This is the 12th part of a series of posts adapted from a paper I presented at a New Covenant Theology think tank in upstate New York in July 2010.
If an external code is the antithesis of a life in the Spirit (as we noted in our previous installment), what is the expression of a life in the Spirit? Love. “God’s love has been poured into our hearts through the Holy Spirit who has been given to us” (Romans 5:5).
That love, that love from God via the Holy Spirit given to dwell in us is, as Paul tells us, the fulfilling of the law:
 Owe no one anything, except to love each other, for the one who loves another has fulfilled the law.  For the commandments, “You shall not commit adultery, You shall not murder, You shall not steal, You shall not covet,” and any other commandment, are summed up in this word: “You shall love your neighbor as yourself.”  Love does no wrong to a neighbor; therefore love is the fulfilling of the law. (Romans 13:8–10)
There are those, especially from the camp that Graeme Goldsworthy characterizes as “evangelical Judaism,” who will turn verse 10 on its head and say that Paul is telling us that the way we achieve love is through obedience to the law.
For example, Vincent Cheung writes, “The real biblical definition of love, that is, the love that the Bible commands us to have, is defined by obedience to the law in all of our relationships (Romans 13:9–10) – and this includes the commands that it makes to both the mind and the body.” Furthermore, Cheung makes the audacious statement that God’s love is demonstrated by “practical benevolence” and that the love of the Christian should be one of “accurate obedience.” “In other words,” Cheung oddly asserts, “you walk in love by obeying all these commandments.”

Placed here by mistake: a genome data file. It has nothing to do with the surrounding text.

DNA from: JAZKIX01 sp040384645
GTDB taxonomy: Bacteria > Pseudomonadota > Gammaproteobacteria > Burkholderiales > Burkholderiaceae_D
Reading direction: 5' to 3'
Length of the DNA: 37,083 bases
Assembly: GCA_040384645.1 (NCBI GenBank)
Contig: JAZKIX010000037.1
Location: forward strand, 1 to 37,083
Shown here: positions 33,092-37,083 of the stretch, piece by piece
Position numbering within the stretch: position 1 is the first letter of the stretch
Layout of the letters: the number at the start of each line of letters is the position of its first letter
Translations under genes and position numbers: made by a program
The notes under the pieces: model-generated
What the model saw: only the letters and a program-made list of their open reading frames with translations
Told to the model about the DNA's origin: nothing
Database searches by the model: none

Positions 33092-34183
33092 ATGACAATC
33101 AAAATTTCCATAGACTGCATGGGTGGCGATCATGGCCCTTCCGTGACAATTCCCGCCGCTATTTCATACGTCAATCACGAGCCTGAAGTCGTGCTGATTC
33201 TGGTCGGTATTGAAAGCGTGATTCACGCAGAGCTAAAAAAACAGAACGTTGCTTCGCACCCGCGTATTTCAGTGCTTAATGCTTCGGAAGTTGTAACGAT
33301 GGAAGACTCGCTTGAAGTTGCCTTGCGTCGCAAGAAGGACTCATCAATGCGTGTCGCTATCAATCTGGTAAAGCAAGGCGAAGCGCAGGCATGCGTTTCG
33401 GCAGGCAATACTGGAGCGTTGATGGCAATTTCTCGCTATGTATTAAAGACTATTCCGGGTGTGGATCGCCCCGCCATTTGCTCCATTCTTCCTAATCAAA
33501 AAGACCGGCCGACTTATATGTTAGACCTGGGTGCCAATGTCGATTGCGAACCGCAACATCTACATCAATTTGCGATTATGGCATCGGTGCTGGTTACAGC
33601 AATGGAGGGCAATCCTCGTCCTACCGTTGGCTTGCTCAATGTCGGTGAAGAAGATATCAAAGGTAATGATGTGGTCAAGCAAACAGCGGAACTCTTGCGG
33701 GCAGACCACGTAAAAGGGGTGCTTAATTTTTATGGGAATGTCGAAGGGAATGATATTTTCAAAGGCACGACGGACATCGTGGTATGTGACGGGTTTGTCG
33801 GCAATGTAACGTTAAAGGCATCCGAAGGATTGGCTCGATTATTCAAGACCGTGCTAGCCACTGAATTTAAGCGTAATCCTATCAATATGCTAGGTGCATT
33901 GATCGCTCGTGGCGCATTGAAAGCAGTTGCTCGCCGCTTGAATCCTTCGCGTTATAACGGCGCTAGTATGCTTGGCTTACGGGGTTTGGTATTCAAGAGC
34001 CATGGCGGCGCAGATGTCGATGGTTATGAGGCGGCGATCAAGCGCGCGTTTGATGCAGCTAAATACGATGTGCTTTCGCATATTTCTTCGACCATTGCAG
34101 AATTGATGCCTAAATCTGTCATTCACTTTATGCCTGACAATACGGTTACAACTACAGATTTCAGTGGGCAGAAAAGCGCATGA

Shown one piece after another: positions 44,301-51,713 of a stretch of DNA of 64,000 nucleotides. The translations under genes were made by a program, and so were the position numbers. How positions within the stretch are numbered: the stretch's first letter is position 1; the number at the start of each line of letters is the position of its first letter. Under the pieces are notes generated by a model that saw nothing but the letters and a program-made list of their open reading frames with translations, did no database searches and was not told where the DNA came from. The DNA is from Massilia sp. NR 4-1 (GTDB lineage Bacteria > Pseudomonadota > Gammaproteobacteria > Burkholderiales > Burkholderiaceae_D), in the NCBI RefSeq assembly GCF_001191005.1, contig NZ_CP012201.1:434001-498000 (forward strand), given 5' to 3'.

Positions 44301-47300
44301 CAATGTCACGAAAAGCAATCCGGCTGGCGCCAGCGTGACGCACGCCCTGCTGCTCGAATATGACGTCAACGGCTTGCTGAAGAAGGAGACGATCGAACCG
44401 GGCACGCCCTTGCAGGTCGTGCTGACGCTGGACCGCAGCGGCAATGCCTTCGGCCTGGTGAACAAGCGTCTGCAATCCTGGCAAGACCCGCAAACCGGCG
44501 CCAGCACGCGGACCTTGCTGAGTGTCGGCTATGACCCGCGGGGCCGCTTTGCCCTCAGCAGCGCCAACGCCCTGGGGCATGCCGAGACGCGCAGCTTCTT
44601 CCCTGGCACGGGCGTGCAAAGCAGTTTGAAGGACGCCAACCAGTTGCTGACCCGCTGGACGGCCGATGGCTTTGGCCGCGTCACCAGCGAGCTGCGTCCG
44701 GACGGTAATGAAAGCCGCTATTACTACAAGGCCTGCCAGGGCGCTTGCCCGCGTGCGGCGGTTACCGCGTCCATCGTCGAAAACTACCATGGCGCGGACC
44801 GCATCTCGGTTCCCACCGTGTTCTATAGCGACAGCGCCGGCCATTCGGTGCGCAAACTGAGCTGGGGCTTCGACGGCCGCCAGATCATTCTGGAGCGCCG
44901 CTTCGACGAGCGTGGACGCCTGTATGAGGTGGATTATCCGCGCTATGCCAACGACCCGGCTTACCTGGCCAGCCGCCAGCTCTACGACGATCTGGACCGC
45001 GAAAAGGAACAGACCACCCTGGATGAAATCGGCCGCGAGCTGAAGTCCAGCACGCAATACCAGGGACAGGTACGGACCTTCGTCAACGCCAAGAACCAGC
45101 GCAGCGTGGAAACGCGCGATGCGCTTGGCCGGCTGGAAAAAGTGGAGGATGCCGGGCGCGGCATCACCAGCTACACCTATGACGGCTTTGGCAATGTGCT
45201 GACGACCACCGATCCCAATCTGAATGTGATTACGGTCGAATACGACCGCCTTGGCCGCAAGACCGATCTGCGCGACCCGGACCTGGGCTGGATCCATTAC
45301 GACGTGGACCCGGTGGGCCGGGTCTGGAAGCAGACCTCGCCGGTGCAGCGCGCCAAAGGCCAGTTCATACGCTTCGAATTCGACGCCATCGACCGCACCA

That sort of legalism, Goldsworthy tells us, has at its base “an assertion of our control over our relationship with God. It is a soft-pedaling of the greatness of God’s grace to sinners. On the surface it may appear to be an exalting of the law, however the law is understood. Yet when we understand the nature of legalism, we find that the opposite is true.”
If we are to be like Christ – if we indeed are to have the love poured out by Him, and if as Paul promises we will be rid of sin – then to suggest that love is obtained by following an external code, rather than it being something intrinsic to our ontological state, is absurd.
 Graeme Goldsworthy, Gospel-Centered Hermeneutics (Downers Grove, IL: InterVarsity Press, 2006), 171.
 Vincent Cheung, The Sermon on the Mount (Boston: self-published, 2004), 159. In an over-the-top style, Cheung also criticizes D. A. Carson in this section, writing that Carson’s statement that love requires more than actions (cf. 1 Cor 13:3) is “a surprisingly amateurish inference. …”
 Ibid., 160–1. Cheung also advocates hating non-believers as God hated Esau.
 Ibid., 90. Cheung makes the statement: “Immediately after my conversion, I stopped lying altogether.” This contradiction of 1 John 1:10ff necessarily brings the author’s veracity into question.
 Goldsworthy, 171.